December 13, 1862: Battle of Fredericksburg
“It can hardly be in human nature for men to show more valor or generals to manifest less judgment, than were perceptible on our side that day.”
Cincinnati Commercial in a report on the battle of Fredericksburg
Fredericksburg I think is the absolute nadir of Union fortunes in the Civil War. After the sacking of McClellan, Major General Ambrose Burnside came up with a plan that wasn’t bad. Burnside would take the Confederates by surprise by crossing the Rappahannock River at Fredericksburg and then racing the Army of Northern Virgnia to Richmond. Burnside arrived opposite Fredericksburg on November 17 and he had stolen a March on Lee. Unbelievably the pontoon bridges were nowhere to be found, bungling of an almost preternatural nature being responsible for not placing them at the front of the Union advance. Burnside sat on the river across from Fredericksburg for almost a month while Lee fortified the heights outside Fredericksburg. The key for the success of the plan, surprise, had vanished. Lee was present and in an immensely strong position. It made absolutely no sense for Burnside now to cross at Fredericksburg and initiate a battle and yet that is what he did.
The Union army crossed the river on December 11-12, under heavy fire from Confederate sharpshooters, with some street fighting in Fredericksburg.
The attacks against the Confederate fortified positions outside of Fredericksburg occurred on December 13. Burnside had divided his army into three Grand Divisions. The Center Grand Division south of Fredericksburg had 60,000 men in two corps : Major General John Reynolds I Corps and W.F. Smith’s VI Corp. Instead of ordering an attack by the entire Grand Division, Burnside only order an attack by one division. Franklin assigned this task to Reynolds who choose Meade’s 4500 division to make the attack, supported by Gibbon’s division. Meade and Gibbon were facing Jackson with some 35,000 men. Fortuitously Meade’s assault attacked a section of the Confederate line that had been accidentally left unmanned, and Meade made a breakthrough. Confederate reserves quickly chased Meade and Gibbon back to the Union lines. A Confederate counterattack suffered heavy casualties from the fresh troops of the rest of the Grand Division supported by Sickles’ III Corps. Most of the Confederate casualties at Fredericksburg were from this abortive counterattack.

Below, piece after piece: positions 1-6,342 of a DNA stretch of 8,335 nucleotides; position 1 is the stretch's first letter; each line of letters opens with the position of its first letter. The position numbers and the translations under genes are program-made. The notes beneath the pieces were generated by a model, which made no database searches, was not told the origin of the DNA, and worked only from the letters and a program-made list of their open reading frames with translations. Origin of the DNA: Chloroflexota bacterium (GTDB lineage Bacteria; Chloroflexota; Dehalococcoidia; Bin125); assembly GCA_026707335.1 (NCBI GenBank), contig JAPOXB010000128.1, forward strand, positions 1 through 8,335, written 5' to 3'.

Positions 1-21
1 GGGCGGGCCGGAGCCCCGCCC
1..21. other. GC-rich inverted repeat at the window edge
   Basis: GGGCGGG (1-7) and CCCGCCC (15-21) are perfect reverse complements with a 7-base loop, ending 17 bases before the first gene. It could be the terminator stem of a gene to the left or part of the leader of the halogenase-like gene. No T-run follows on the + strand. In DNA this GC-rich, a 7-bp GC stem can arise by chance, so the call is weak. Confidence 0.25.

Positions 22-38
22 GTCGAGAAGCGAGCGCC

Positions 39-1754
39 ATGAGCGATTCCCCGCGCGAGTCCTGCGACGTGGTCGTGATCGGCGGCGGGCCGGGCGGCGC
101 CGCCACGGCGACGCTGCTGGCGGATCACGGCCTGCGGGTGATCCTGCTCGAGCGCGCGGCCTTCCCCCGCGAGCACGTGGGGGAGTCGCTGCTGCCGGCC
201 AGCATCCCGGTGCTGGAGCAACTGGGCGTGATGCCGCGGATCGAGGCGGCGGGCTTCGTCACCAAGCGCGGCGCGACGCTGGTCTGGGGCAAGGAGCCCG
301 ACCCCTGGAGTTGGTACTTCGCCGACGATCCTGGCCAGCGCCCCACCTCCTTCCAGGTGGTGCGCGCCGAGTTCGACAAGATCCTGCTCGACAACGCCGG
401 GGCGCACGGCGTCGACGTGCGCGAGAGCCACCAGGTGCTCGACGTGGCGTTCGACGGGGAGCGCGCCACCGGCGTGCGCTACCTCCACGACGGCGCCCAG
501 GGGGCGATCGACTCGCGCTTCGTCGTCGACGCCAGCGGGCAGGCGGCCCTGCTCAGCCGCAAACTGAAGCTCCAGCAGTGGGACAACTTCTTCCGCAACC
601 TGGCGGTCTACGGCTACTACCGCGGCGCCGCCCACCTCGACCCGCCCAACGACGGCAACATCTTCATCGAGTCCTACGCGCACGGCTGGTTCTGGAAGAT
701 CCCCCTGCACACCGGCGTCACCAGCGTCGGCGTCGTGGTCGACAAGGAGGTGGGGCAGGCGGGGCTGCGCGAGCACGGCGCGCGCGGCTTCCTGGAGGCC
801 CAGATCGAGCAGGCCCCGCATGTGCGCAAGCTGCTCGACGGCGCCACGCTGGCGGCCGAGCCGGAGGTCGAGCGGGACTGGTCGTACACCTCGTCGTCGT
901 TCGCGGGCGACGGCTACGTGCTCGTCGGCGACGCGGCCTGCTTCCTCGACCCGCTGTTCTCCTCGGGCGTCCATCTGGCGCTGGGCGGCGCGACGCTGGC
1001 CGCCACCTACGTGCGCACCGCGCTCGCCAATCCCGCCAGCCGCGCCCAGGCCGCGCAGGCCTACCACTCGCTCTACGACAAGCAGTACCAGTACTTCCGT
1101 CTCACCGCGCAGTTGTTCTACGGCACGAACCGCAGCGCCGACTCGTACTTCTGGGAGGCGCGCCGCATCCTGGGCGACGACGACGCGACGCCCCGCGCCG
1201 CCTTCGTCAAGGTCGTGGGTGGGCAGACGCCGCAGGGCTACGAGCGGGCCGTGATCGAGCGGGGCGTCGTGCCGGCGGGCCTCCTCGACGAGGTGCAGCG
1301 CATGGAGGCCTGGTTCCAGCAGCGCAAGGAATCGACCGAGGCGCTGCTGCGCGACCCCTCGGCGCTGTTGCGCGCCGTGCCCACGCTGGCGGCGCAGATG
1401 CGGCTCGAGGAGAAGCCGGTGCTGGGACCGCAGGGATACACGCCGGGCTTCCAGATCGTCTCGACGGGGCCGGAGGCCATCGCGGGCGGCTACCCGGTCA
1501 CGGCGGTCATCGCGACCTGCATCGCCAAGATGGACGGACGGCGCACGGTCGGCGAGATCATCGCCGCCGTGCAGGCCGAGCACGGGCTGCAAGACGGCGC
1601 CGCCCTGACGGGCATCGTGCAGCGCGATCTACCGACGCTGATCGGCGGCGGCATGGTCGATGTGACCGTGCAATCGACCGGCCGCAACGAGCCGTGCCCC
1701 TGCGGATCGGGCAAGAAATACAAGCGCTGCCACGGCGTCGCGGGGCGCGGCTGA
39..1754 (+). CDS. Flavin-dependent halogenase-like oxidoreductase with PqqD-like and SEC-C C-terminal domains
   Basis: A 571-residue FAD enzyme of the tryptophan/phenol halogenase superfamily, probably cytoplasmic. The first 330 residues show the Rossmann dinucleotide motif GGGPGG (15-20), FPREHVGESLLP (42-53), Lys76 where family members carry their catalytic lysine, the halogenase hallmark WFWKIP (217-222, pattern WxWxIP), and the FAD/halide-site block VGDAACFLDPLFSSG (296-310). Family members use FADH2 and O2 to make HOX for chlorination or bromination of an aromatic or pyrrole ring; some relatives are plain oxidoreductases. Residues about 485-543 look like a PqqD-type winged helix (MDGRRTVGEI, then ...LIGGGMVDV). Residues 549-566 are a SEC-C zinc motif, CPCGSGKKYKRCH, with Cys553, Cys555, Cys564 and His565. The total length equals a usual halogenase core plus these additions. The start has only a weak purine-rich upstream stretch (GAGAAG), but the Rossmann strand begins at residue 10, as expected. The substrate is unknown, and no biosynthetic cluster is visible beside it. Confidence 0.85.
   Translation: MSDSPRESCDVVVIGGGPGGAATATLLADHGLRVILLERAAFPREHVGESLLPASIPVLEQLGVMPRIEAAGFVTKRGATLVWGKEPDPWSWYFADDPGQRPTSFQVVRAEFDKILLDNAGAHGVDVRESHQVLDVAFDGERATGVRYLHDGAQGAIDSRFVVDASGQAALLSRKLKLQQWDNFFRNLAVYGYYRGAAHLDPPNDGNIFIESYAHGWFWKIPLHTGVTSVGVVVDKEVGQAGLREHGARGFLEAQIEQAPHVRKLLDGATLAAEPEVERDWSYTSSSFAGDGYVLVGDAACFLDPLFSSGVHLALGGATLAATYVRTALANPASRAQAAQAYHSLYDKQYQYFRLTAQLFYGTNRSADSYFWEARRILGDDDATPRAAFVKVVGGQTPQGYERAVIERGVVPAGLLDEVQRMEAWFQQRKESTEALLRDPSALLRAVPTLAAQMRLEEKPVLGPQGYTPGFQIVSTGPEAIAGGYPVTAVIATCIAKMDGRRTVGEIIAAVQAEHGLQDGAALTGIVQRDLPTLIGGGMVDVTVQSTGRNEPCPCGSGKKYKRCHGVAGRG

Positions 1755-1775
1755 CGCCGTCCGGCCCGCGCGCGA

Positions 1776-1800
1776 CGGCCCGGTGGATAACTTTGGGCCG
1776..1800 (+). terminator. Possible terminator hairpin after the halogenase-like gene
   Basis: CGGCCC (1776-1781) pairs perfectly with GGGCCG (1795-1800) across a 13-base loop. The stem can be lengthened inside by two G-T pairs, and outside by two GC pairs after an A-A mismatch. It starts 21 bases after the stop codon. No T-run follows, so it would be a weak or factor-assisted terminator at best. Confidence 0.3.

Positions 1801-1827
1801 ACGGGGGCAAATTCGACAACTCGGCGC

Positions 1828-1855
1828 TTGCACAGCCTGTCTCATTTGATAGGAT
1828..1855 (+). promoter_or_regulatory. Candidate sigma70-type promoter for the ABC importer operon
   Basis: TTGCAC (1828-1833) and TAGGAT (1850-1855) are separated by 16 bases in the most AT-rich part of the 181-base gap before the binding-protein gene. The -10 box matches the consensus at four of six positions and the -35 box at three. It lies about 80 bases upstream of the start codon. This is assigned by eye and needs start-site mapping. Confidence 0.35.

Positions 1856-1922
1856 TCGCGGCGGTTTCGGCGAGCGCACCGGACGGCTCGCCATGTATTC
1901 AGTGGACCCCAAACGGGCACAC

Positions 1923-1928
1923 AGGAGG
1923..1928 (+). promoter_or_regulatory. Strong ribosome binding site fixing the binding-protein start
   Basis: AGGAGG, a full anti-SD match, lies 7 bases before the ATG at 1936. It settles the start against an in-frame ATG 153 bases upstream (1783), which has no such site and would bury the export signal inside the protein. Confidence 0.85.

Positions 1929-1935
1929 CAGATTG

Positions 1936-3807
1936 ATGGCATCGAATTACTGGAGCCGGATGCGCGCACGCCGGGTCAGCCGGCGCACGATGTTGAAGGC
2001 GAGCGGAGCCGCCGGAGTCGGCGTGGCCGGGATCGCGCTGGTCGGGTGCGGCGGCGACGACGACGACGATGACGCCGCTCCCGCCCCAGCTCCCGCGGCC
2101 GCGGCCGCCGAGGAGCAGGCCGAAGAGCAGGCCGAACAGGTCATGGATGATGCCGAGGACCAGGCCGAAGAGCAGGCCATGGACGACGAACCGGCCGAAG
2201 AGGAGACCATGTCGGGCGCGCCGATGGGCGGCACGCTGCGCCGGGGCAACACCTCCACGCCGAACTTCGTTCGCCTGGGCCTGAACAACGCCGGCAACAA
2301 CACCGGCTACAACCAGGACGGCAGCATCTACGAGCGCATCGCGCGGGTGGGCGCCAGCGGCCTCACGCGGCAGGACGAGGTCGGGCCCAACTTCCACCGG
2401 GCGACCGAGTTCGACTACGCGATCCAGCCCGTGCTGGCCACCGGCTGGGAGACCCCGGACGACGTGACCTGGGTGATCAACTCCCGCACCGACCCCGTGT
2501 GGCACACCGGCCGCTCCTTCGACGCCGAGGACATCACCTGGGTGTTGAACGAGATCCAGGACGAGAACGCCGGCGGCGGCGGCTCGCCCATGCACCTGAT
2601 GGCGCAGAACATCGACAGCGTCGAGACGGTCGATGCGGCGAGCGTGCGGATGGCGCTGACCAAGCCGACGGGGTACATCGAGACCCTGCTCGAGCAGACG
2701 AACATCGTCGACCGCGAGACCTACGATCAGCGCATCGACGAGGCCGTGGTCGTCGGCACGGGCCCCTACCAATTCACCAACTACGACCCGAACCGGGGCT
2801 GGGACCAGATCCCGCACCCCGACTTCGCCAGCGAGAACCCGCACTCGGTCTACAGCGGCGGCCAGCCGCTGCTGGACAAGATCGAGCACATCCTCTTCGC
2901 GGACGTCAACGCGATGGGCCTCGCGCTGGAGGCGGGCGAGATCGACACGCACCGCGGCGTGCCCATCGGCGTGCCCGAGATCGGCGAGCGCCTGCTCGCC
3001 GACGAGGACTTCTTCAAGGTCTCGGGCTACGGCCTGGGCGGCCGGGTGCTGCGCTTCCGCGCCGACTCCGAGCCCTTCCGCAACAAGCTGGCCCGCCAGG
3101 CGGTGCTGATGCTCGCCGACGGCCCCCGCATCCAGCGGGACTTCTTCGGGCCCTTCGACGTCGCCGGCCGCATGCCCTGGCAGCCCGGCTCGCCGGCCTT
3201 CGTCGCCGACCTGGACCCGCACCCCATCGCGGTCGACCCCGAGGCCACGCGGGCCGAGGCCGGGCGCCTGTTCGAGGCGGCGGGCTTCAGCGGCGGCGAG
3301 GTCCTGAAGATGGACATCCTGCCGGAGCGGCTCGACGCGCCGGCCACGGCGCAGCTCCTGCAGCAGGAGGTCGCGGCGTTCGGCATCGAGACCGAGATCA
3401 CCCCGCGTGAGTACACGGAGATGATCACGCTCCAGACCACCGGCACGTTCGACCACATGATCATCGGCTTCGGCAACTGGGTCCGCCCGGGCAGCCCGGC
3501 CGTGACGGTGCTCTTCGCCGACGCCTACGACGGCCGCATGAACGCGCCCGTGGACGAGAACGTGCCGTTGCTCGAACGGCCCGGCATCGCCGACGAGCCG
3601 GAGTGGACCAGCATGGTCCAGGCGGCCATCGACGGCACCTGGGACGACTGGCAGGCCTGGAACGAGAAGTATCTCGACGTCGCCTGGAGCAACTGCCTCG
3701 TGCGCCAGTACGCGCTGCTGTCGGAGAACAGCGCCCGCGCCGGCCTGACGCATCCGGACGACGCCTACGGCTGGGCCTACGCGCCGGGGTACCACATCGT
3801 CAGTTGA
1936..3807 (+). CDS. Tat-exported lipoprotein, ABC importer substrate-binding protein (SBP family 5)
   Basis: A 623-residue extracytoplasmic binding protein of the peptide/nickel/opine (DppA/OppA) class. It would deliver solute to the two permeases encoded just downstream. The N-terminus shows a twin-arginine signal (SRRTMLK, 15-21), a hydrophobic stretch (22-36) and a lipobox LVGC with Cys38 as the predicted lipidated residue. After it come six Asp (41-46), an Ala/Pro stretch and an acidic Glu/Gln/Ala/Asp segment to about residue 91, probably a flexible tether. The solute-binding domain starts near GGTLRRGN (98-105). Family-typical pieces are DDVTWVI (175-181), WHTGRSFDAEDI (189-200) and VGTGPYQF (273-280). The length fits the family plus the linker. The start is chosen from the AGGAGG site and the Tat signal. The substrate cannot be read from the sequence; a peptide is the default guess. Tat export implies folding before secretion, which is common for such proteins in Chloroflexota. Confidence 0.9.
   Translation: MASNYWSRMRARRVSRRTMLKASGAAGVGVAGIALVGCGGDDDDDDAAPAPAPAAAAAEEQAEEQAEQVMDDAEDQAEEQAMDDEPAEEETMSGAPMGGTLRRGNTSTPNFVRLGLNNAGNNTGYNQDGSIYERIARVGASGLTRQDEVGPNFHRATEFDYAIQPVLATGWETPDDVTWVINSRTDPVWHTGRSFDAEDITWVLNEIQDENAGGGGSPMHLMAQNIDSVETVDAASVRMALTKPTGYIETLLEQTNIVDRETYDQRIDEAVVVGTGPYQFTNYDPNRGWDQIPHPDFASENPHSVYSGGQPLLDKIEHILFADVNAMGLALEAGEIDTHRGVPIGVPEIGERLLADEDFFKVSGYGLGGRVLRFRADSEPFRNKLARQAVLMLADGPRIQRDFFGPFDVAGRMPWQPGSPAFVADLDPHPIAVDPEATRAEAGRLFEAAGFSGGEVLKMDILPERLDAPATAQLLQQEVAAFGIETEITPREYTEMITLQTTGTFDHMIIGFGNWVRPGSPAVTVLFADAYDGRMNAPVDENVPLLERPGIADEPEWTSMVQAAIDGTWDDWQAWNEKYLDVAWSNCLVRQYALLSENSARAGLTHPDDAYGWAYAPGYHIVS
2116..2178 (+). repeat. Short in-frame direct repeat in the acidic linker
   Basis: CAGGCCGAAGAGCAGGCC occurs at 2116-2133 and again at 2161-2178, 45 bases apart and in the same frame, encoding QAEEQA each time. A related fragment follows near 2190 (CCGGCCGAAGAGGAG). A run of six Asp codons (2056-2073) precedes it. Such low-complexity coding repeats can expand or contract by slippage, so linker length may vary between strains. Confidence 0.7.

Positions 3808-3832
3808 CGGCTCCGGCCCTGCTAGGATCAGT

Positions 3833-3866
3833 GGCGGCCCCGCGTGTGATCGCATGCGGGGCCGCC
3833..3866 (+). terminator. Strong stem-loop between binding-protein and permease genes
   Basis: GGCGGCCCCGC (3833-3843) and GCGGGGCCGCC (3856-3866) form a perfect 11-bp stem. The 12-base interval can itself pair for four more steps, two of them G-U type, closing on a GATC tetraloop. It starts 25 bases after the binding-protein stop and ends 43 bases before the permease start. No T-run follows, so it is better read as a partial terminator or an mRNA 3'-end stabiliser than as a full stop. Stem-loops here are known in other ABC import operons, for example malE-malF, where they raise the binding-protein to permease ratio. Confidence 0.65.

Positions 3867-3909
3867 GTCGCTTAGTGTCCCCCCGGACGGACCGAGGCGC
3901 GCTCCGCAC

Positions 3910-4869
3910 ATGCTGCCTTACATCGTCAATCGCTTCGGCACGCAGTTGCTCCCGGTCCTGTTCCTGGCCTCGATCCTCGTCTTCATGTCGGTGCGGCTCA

Directly west of Fredericksburg was Maryre’s Heights, where Longstreet’s corp occupied the strongest position on the battlefield. Between 11:00 AM and dusk seven union divisions attacked one after the other, often attacking a brigade at a time. None of the attacks made headway and all were repelled with heavy losses. At Maryre’s Heights some 8000 Union casualties were sustained as opposed to 1200 Confederates. No attempt was made by Burnside to coordinate the attacks, although it probably made little difference. In response to a message from Lee during the battle inquiring if he needed reinforcements Longstreet responded that he needed none and stated “General, if you put every man on the other side of the Potomac on that field to approach me over the same line, and give me plenty of ammunition, I will kill them all before they reach my line.” Historian Shelby Foote was sometimes accused of a Southern bias, but he said that the bravest act in the War was the continual charges of the Union troops when it must have been clear to the veterans among them that it was hopeless.
The sky was lit up that evening by an unusual manifestation of the Aurora Borealis is the southern skies. Confederate troops said that Heaven was celebrating the victory of the South. In despair Burnside ordered yet new assaults for th 14th and planned to lead them himself. He was talked out of it by aides. No fighting occurred on the 14th and the Army of the Potomac crossed the Rappahannock in retreat on the 15th. Union casualties were over 12,000, Confederate casualties less than half that number.
Publicly Lincoln kept up a brave face to this disaster. He wrote to Burnside on December 22 after Burnside, rightfully, shouldered all the blame for the defeat:
Executive Mansion, Washington December 22, 1862.
To the Army of the Potomac:
I have just read your commanding general’s report of the battle of Fredericksburg. Although you were not successful, the attempt was not an error, nor the failure other than accident. The courage with which you, in an open field, maintained the contest against an intrenched foe, and the consummate skill and success with which you crossed and recrossed the river, in the face of the enemy, show that you possess all the qualities of a great army, which will yet give victory to the cause of the country and of popular government.
Condoling with the mourners for the dead, and sympathizing with the severely wounded, I congratulate you that the number of both is comparatively so small.
I tender to you, officers and soldiers, the thanks of the nation.
Privately Lincoln said that if there were a worse place than Hell he was in it. Within a month Lincoln would replace Burnside after his abortive Mud March, the subject of a future post, with Major General “Fighting Joe” (he hated the nickname) Joseph Hooker.